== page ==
El Watan’s advertising agency proved to be another major step towards financial independence. “Our advertising agency is not linked to any state agency and all of our advertisers are private companies. As more money is circulating in Algeria, the number of private advertisers is increasing. Among the biggest advertisers are mobile telephone companies, car brands such as Renault, Peugeot and Toyota, and computer companies. Another big source of advertising revenue comes from classified ads. They have has become very popular because of the reach of El Watan. Today, the advertisements represent fifty percent of our revenue,” says Belhouchet.

Another fundamental factor for gaining economic independence was the setting up of a distribution network, once again in partnership with the El Khabar newspaper. However, creating the network was a big challenge. “We were journalists. We did not have the knowledge required to carry out such a project when we started it in the early nineties. We did not have any experience in the field. For instance, we had to carry out reader surveys as well as a market research. We also had to invest in transportation and staff. The distribution network required a lot of work and energy. It also cost us a lot of money,” says Belhouchet.

Bu the effort was worth it. “The network works really well. It has allowed us to improve the quality of our distribution. But above all, it has allowed us to make money. Before, we used the government’s distribution network, which dates from the sixties, and whose agents never paid us for the newspapers sold. Now, we have escaped from that pressure.”

From an editorial point of view, El Watan has always been very attentive to the demands of its readers. During the years of civil war, the newspaper focused on covering the ongoing events in the country. “In 1998, when security conditions gradually started to improve in Algeria, the demands of the readers begun to change, which led us to modify the whole editorial structure. We moved from a highly political content to a more diverse one. We opened the paper to other topics such as health, economy, motoring, leisure and IT.”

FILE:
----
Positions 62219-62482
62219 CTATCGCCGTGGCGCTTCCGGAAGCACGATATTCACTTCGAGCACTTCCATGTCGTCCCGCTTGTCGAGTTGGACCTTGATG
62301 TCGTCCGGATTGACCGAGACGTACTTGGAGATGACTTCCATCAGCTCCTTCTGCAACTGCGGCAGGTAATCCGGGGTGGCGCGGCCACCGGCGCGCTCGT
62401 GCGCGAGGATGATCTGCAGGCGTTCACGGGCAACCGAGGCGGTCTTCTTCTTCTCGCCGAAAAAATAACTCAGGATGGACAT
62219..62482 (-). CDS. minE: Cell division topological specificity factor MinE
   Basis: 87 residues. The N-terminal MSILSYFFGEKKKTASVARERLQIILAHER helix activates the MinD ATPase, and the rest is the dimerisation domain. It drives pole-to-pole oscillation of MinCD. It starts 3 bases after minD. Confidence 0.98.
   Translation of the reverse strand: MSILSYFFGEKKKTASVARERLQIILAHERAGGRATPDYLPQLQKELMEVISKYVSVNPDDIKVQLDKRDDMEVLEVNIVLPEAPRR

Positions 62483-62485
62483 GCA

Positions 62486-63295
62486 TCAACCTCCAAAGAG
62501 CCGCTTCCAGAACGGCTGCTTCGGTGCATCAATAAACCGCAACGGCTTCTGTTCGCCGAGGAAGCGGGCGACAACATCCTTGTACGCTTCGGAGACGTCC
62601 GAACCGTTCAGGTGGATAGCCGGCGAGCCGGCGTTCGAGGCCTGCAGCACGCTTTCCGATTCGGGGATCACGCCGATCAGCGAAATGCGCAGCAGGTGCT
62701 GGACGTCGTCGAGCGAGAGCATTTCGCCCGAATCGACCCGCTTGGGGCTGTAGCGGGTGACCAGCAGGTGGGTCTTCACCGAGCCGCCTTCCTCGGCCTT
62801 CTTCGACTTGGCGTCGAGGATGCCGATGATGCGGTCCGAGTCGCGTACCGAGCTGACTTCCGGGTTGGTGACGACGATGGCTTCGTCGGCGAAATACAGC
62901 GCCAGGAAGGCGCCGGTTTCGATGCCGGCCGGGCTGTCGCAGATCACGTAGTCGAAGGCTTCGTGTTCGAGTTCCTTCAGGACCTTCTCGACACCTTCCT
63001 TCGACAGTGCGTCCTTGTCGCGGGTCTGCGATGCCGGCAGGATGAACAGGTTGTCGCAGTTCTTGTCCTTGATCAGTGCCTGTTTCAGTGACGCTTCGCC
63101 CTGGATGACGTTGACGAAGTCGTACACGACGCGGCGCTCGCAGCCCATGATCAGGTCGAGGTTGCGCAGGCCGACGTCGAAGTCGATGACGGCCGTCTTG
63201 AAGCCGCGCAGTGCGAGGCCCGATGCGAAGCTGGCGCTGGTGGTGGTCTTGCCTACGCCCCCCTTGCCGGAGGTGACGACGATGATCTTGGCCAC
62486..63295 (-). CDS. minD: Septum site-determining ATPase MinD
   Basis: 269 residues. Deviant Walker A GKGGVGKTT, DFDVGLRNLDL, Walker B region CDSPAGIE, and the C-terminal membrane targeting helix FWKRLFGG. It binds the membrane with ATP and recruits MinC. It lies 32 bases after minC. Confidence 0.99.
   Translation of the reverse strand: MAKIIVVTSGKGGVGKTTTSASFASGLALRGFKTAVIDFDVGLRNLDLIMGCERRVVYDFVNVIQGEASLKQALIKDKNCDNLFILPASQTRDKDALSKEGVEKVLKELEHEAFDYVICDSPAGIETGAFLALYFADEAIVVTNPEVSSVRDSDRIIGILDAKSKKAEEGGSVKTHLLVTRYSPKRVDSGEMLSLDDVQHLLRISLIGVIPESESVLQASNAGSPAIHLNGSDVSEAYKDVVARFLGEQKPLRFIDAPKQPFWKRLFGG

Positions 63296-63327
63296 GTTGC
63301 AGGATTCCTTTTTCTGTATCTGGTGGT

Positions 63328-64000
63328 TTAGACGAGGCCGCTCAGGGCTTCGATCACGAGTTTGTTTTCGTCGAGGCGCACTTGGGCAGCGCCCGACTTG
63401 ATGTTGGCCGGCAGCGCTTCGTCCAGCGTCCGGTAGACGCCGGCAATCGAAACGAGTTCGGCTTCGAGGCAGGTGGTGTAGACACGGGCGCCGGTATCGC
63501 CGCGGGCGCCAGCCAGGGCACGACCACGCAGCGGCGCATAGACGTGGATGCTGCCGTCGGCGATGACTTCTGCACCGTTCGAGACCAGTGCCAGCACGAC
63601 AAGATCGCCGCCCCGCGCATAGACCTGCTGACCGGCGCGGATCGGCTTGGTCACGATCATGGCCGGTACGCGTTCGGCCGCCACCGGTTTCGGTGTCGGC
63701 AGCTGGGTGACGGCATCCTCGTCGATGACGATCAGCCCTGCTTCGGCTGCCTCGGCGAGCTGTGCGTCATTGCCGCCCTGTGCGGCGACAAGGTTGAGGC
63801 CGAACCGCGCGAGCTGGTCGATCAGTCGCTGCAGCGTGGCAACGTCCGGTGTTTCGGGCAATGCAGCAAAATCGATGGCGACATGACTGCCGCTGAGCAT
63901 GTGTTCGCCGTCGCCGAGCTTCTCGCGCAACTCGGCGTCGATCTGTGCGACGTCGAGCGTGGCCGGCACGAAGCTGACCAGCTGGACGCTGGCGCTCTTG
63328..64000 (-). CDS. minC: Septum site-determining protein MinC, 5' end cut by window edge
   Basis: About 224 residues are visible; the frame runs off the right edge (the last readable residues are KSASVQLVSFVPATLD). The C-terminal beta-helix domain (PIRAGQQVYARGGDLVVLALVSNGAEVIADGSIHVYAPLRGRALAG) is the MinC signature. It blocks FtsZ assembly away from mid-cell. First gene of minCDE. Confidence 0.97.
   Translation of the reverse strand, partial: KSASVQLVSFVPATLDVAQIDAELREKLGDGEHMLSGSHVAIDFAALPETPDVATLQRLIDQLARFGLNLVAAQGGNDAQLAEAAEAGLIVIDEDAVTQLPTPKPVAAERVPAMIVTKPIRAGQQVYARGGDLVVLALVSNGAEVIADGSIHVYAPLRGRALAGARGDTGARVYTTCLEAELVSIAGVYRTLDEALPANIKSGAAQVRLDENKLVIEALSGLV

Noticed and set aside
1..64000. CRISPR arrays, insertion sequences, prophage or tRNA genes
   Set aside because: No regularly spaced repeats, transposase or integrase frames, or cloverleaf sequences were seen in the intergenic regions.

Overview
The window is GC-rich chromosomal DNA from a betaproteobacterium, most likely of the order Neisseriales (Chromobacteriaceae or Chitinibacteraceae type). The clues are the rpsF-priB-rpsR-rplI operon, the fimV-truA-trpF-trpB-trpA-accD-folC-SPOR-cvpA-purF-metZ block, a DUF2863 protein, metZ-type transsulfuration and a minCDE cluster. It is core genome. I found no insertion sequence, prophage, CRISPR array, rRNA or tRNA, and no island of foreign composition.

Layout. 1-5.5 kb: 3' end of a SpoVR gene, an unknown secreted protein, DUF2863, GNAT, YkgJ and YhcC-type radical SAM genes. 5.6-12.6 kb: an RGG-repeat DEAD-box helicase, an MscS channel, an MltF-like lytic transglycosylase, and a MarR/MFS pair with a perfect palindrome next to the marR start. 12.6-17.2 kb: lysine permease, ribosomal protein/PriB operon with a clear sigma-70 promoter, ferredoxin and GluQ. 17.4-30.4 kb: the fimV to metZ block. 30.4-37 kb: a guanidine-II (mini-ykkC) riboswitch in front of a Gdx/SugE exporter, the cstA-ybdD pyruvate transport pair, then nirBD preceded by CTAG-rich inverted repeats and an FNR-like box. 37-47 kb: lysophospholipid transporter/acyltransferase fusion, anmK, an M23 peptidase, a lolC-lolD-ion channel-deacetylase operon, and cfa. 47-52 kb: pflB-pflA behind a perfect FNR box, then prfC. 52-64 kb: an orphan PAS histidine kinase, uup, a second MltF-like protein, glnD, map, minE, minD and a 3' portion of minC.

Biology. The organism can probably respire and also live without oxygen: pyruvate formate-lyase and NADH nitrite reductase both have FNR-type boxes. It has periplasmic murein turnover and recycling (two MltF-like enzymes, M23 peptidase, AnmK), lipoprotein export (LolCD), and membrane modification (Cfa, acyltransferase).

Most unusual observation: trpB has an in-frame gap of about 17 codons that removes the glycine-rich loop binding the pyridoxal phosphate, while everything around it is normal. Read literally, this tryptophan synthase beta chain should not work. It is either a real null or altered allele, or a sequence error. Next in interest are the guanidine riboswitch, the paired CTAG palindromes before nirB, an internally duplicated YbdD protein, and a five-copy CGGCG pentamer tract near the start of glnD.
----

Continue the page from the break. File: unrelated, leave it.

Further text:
Originally, the typical reader of El Watan would come from the intellectual and liberal middle classes. Lately, however, the paper has sought to expand its readership among women and young people. “Young people are less and less interested in newspapers. They prefer Internet or TV as sources of information. Nevertheless, we try to attract them. We do it by dealing with issues of their concern, like unemployment or education, one of the major problems in the Algerian society of today,” says Belhouchet.

When asked about what makes his newspaper different from the others, Belhouchet replies: “We are very demanding when it comes to the journalistic work we carry out. We are concerned about our credibility, which is something you can only acquire through a daily work. We try to verify every source and all data before publication. Respecting the reader is a must.”

Facts about the newspaper
El Watan is owned by the twenty journalists who founded the newspaper in 1990. It employs 230 people, of which one hundred work in the editorial department. It publishes local editions in Oran (West Algeria) and Constantine (East Algeria). These are printed at printing presses owned by the government, however, El Watan is planning to buy new presses soon.

Algeria has a large number of dailies in both Arabic and French. Besides El Watan, other major newspapers are El Khabar (Arabic), Le Quotidien d’Oran (French and Arabic), Liberté (French) and l’Expression (French). The state owns four newspapers, the French-language El Moujahid and La Nouvelle Republique and the Arabic language El Chaab and El Massa.